RATING: 3.5/5

Non-alcoholic beer reviews: Beck’s | Clausthaler Classic | Null Komma Josef

List: 5 Easy Ways to Quit Drinking Alcohol


Black Metal Releases from India in 2013

Black Metal is fast rising in the Indian underground metal scene, with prominent bands who have been fairly active on the live circuit getting releases ready for this year.

cosmicinfusionbandCosmic Infusion has a new line-up, and an EP scheduled for release in July. The band aims at creating a blend of symphonic and extreme metal with their debut, which they say is a musical journey of five tracks, with each song having an independent storyline to it. The 35-minute EP has been recorded, mixed and mastered at Closed Eye Productions, and will be launched at Blue Frog next month. Says vocalist/keyboardist Sushan, “Our lyrics are about strength, life, holy places, the universe, suicide and death.”

starkdeniallogoStark Denial are secretive about their debut. Frontman Kunal Gonsalves refuses to share anything except the band logo, and says he will reveal the theme of the EP in good time, but considering the man organizes Black Metal Krieg and has titled the release War, we should have an idea of what to expect from Stark Denial. War will be released on Incanned Productions later this year.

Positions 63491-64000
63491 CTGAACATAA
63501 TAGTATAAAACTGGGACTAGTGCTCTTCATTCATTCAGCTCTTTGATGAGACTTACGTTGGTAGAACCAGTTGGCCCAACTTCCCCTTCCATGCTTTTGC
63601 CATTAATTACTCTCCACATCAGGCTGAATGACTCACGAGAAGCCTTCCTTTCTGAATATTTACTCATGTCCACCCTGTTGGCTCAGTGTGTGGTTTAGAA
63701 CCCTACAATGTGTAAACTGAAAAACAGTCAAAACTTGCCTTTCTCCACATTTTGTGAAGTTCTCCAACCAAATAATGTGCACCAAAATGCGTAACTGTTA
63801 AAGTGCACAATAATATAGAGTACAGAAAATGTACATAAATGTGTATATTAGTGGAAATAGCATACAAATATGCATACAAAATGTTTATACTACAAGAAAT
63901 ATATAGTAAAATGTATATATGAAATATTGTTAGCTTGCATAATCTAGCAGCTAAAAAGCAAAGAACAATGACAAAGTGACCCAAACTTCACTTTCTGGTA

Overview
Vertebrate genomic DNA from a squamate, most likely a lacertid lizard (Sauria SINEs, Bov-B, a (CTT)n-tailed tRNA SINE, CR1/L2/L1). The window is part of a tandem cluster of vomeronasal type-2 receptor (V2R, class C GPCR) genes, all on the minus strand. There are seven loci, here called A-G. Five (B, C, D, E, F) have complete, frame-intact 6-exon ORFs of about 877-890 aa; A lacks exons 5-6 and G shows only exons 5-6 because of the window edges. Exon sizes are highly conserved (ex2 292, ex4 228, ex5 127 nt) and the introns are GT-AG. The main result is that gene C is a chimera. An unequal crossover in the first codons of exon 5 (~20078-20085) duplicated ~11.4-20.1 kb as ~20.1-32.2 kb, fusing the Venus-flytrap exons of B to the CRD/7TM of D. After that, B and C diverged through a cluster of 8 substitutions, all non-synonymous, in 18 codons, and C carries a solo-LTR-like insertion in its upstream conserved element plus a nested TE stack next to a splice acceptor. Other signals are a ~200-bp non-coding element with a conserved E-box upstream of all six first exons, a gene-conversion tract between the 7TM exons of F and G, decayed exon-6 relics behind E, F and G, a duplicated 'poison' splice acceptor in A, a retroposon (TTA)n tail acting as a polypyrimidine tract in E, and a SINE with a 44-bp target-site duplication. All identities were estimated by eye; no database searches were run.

solardeity_band_logoBombay’s Solar Deity will crush all holiness with Devil Worship, the second chapter in their ‘Satan’ trilogy and the sequel to In The Name Of Satan. “This is our third big release, and with this EP, we are taking our next big step,” says band-manager/artwork-designer Aakash Dwivedi. Devil Worship, Solar Deity‘s follow-up to last year’s The Darkness Of Being, will be engineered by Ashwin Shriyan and released on Nephalist Recordings, and will contain overtly Satanic lyrics.

judasancestryHaving played several shows already, Guwahati’s Judas Ancestry decided to put some music out, and have ready The Unforeseen Boundaries, their debut album, which has nine songs about fantasy, darkness and negativity. Recorded at Lucid Recess Studios and Dreamcatcher Studios, the album will be released in late 2013. “We have varied influences,” says vocalist Sandeep Sarmah, “and we don’t mind bringing elements of other styles of metal into Judas Ancestry‘s music.”